Summer is a fun time where most of us can enjoy the outdoors. When it comes to your home, you want to keep the hot summer days out. There are several things you can do to help keep cooling costs down and prevent hot-weather mishaps. Getting your home ready for the hot, humid summer days is a task every homeowner should do. According to the Good Housekeeping Institute and Trane Residential, there is a must-do summer checklist.
“Between the soaring temperatures and uptick in extreme weather, your home might have to work a lot harder this summer,” says Rachel Rothman, the institute’s chief technologist. “Plus, you want to make sure all major systems are in order before heading off on any long holidays.”
Take Care of Cooling Equipment
Many homeowners forget these important tasks, in order for your central system to work efficiently a homeowner should change the HVAC filter every 90 days. A dirty filter can send dust and dander back into your home. Worst of all a dirty filter can add stress to your HVAC system.
Your central AC system should be serviced at least once a year, preferably every season. A professional will run a range of maintenance duties that a homeowner is not able to do. Annual tune-ups will extend the life of your equipment by several years or more. A typical service will run between $100 to $300 per service.
Check the Temperature
Having a thermostat that will adjust the indoor temperature throughout the day can save tons on your utility bill. In fact, Wi-Fi-connected devices can lower cooling costs by as much as ten percent according to the U.S. Department of Energy.
Keep Humidity and Air Pollutants in Check
Bugs and other pests love humidity. Moist air creates a perfect environment for dust mites, mold, and other allergens in your home. According to the U.S. Environmental Protection Agency, a homeowner should keep humidity levels below 60%. The study concludes that ideally, a home should have a humidity level between 30 and 50 percent.
A stand-alone dehumidifier is a perfect tool to lower moisture levels in a small space such as a basement. If you live in a drier climate, then a humidifier can help put moisture back into your home’s air.
Be Prepared for Extreme Weather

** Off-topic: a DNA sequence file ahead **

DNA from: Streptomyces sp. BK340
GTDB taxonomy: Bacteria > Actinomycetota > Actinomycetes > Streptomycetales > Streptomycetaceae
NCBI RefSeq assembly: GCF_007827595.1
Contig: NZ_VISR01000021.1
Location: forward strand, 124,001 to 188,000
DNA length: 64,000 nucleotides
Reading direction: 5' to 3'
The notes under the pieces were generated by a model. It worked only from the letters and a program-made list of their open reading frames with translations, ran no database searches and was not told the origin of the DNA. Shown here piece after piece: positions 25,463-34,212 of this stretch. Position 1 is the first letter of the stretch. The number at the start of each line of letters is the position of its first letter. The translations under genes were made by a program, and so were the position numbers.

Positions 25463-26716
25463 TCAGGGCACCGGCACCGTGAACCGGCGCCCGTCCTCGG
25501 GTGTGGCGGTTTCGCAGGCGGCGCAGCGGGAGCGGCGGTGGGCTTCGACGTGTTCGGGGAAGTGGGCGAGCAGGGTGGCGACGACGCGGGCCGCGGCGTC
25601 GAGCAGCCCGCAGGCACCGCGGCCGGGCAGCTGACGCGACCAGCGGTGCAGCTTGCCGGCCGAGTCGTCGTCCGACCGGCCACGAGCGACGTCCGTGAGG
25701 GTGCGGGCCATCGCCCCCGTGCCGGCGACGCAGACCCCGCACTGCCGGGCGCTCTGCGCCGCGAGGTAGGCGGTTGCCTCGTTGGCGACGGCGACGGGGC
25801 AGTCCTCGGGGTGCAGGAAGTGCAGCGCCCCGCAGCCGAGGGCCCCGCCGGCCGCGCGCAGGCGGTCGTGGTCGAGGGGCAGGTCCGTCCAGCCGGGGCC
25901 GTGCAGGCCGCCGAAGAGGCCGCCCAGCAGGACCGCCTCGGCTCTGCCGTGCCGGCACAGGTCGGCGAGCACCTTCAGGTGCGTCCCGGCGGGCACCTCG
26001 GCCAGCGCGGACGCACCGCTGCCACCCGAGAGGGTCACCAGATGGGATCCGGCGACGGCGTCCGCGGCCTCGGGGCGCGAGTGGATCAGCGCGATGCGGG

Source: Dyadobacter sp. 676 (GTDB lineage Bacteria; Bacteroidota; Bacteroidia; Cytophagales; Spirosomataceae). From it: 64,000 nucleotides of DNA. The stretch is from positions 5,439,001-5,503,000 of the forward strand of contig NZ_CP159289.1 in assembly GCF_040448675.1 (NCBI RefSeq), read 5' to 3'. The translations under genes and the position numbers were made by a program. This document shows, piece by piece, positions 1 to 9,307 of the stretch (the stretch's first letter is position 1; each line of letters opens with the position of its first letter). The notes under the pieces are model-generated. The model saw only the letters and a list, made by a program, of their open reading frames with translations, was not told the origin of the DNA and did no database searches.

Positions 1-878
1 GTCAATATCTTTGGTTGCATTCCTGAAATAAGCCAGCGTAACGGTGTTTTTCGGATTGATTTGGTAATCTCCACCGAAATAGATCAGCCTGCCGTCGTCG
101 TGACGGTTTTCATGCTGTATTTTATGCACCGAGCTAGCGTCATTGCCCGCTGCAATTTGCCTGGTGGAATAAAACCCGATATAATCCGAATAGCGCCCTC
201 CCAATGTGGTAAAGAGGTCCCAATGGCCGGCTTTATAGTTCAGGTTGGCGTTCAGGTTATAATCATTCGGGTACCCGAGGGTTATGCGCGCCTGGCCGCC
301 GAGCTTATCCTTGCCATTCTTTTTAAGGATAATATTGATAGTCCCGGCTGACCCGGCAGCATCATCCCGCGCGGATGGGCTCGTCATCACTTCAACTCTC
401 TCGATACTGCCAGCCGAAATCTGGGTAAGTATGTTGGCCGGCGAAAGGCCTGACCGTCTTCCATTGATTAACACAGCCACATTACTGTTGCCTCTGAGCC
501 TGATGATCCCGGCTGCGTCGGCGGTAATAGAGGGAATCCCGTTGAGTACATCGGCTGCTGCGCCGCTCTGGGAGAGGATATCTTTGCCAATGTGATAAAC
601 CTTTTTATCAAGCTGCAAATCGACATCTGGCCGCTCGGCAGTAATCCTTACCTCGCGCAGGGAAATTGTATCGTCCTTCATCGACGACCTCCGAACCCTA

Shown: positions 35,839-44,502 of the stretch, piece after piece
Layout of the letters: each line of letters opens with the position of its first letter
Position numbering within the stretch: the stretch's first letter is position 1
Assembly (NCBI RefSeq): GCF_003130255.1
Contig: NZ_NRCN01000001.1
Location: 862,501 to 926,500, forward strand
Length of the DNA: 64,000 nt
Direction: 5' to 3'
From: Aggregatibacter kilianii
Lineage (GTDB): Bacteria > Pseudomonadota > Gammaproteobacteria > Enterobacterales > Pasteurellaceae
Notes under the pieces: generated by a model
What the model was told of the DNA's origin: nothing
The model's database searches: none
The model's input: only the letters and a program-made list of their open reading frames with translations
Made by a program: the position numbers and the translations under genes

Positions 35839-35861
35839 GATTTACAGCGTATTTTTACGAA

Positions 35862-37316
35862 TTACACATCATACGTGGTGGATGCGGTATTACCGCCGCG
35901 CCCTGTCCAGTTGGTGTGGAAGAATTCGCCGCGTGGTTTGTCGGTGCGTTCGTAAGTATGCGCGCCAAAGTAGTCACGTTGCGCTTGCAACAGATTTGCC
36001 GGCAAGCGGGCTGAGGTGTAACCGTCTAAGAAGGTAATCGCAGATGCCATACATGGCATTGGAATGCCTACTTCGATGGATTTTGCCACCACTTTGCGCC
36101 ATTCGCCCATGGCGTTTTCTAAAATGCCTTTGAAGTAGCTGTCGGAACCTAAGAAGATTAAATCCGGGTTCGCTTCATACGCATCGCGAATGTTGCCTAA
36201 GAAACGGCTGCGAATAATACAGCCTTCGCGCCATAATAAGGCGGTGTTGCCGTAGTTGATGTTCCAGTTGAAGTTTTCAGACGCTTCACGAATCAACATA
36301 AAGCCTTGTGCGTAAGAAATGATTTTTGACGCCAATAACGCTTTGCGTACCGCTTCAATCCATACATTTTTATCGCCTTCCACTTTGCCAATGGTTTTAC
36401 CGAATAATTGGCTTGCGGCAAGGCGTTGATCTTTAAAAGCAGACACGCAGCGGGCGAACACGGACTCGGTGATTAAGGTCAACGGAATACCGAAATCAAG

Summer means unpredictable weather and is a high time for storms in many areas. Storms mean power outages and for this, a homeowner should look into getting a backup generator. Storms can also wreak havoc on your gutter system so make sure they are in good working order. Clean them out and make sure the water drains properly away from your home.
FEMA suggests every homeowner have an emergency kit with 72 hours worth of supplies. Each kit should include (3 gallons per person), non-perishable food, a battery-powered or hand crank radio, a flashlight with extra batteries, a first-aid kit, dust masks, a whistle to signal for help, and a wrench or pliers to turn off utilities.
Be on the Lookout for Pests
Summer is the season for ticks, termites and carpenter ants. These insects love moist soil and rotting wood so make sure your gutter system is cleaned out and working properly. Keep things like mulch, firewood and dense shrubbery away from the foundation.
A good way to determine if you have any pests is to look for piles of sawdust along baseboards—a telltale sign of carpenter ants. Termites, meanwhile, like to shed their wings along windowsills, walls, and other entry points.
Make your home and its surroundings a negative space for insects such as mosquitoes and ticks. Remove all standing water from birdbaths, gardening pots or any other container around the outside of your home. Keep your grass mowed. Ticks love tall grass in shady parts of the yard.
Being a homeowner is a lot of work but well worth it. If you are in the market for a new home, contact your local Realtor.